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5,10-methylenetetrahydrofolate reductase (MTHFR) 677C→T and 1298A→C mutations are associated with DNA hypomethylation
  1. R Castro1,
  2. I Rivera1,
  3. P Ravasco2,
  4. M E Camilo2,
  5. C Jakobs3,
  6. H J Blom4,
  7. I T de Almeida1
  1. 1Centro de Patogénese Molecular, Faculdade de Farmácia da Universidade de Lisboa, Lisboa, Portugal
  2. 2Centro de Nutrição e Metabolismo, Faculdade de Medicina da Universidade de Lisboa, Lisboa, Portugal
  3. 3Metabolic Unit, Department of Clinical Chemistry, VU University Medical Centre, Amsterdam, The Netherlands
  4. 4Department of Paediatrics, University Medical Centre St Radboud, Nijmegen, The Netherlands
  1. Correspondence to:
 I T de Almeida
 Centro de Patogénese Molecular, Faculdade de Farmácia da Universidade de Lisboa, Av. Prof. Gama Pinto, 1649-039 Lisboa, Portugal;

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A growing body of evidence has highlighted the role of abnormal DNA methylation patterns on inappropriate gene expression and promotion of disease.1–3

DNA methylation patterns are maintained by DNA methyltransferases,4–7 using S-adenosylmethionine (AdoMet) as the methyl group donor; AdoMet is then converted to S-adenosylhomocysteine (AdoHcy). Intracellular homocysteine (Hcy) is derived from AdoHcy hydrolysis through the action of AdoHcy hydrolase, a reversible reaction with a dynamic equilibrium that strongly favours AdoHcy synthesis rather than hydrolysis.8 Thus, an efficient metabolic removal of Hcy is required to prevent AdoHcy accumulation. The toxicity of intracellular AdoHcy accumulation lies in its high affinity binding to the catalytic region of most AdoMet dependent methyltransferases (including DNA methyltransferases), acting as its inhibitor.9 Thereby, any disturbance in Hcy metabolism is likely to disturb cellular methylation processes, including DNA methylation patterns.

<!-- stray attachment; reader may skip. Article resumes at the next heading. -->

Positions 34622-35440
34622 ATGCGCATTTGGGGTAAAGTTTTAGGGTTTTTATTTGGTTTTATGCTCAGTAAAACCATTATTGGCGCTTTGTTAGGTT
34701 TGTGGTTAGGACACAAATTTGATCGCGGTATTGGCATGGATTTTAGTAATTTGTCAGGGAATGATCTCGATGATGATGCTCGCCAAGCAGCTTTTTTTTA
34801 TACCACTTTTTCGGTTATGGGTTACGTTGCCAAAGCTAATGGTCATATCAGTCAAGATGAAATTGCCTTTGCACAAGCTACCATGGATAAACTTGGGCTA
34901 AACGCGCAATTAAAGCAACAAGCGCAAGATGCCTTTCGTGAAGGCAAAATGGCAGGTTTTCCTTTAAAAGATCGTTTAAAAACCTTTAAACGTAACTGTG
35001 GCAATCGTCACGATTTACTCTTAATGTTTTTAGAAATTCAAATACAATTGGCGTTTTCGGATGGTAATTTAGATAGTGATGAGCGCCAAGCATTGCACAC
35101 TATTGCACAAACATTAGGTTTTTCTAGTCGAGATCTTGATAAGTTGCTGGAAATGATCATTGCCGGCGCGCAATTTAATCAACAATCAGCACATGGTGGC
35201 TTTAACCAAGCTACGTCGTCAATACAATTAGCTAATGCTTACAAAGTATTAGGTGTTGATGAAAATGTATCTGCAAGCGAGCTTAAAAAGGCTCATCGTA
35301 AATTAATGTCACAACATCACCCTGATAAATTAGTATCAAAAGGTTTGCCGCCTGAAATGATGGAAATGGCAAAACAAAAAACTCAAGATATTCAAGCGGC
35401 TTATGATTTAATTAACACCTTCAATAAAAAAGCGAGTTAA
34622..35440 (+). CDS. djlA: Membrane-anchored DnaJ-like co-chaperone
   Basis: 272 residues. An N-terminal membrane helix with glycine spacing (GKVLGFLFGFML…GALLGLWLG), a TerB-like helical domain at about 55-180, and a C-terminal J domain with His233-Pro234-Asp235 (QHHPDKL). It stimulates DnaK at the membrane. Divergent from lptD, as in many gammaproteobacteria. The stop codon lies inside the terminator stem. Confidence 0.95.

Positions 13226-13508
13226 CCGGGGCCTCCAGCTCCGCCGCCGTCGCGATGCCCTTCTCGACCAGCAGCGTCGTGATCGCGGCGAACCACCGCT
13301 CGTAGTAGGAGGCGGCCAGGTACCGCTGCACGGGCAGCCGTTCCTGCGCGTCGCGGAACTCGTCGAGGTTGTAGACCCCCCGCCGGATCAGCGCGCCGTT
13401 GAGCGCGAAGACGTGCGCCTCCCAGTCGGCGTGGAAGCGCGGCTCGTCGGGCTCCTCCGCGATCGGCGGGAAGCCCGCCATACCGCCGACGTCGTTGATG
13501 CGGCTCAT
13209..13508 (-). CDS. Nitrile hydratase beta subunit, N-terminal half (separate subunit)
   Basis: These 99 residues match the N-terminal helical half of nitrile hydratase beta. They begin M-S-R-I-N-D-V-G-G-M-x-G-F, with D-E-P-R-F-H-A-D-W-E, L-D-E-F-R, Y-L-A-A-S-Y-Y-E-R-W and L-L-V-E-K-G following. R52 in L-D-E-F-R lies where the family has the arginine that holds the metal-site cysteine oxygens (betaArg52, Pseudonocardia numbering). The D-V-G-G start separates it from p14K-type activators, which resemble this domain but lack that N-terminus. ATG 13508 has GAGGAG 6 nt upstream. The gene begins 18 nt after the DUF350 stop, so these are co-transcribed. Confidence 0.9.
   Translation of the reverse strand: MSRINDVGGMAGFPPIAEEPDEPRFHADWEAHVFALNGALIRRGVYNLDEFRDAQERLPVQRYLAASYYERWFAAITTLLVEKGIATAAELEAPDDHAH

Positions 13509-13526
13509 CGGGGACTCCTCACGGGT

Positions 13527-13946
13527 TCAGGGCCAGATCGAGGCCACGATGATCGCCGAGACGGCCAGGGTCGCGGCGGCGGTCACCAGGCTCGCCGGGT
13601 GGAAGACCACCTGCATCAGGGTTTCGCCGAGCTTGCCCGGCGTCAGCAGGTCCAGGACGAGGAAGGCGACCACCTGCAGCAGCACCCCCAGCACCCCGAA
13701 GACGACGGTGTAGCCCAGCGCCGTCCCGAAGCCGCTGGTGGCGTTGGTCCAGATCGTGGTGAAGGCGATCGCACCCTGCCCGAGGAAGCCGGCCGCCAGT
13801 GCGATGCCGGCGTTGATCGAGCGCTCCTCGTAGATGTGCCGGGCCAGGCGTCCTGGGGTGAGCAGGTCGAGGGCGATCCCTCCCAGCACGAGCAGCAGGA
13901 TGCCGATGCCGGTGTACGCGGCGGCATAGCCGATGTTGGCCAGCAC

5,10-methylenetetrahydrofolate reductase (MTHFR) is one of the main regulatory enzymes of Hcy metabolism that catalyses the reduction of 5,10-methylenetetrahydrofolate to 5-methyltetrahydrofolate, the methyl donor for the remethylation of Hcy to methionine. A common 677C→T transition in the MTHFR gene is a well established genetic determinant of hyperhomocysteinaemia, and results in a thermolabile protein, with a decreased enzymatic activity. The molecular basis of this thermolability is a missense mutation in the exon 4 of the MTHFR gene, a cytosine to thymine substitution at nucleotide 677, which converts an alanine to a valine codon in the N-terminal catalytic domain of the protein. The association between this MTHFR genotype and the total Hcy (tHcy) circulating levels is well known to be contingent on folate status.10,11

Recently, a second polymorphism associated with decreased enzymatic activity but not with thermolability was discovered in the MTHFR gene.12 This genetic variant corresponds to an adenosine to cytosine transversion at nucleotide 1298, in exon 7, leading to …

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  • This study was partially supported by a grant awarded to Rita Azevedo e Castro (Praxis XXI/BD/11383/97) by the Fundação para a Ciência e Tecnologia. Henk Blom is supported by the Netherlands Heart Foundation.

  • Conflicts of interest: none declared.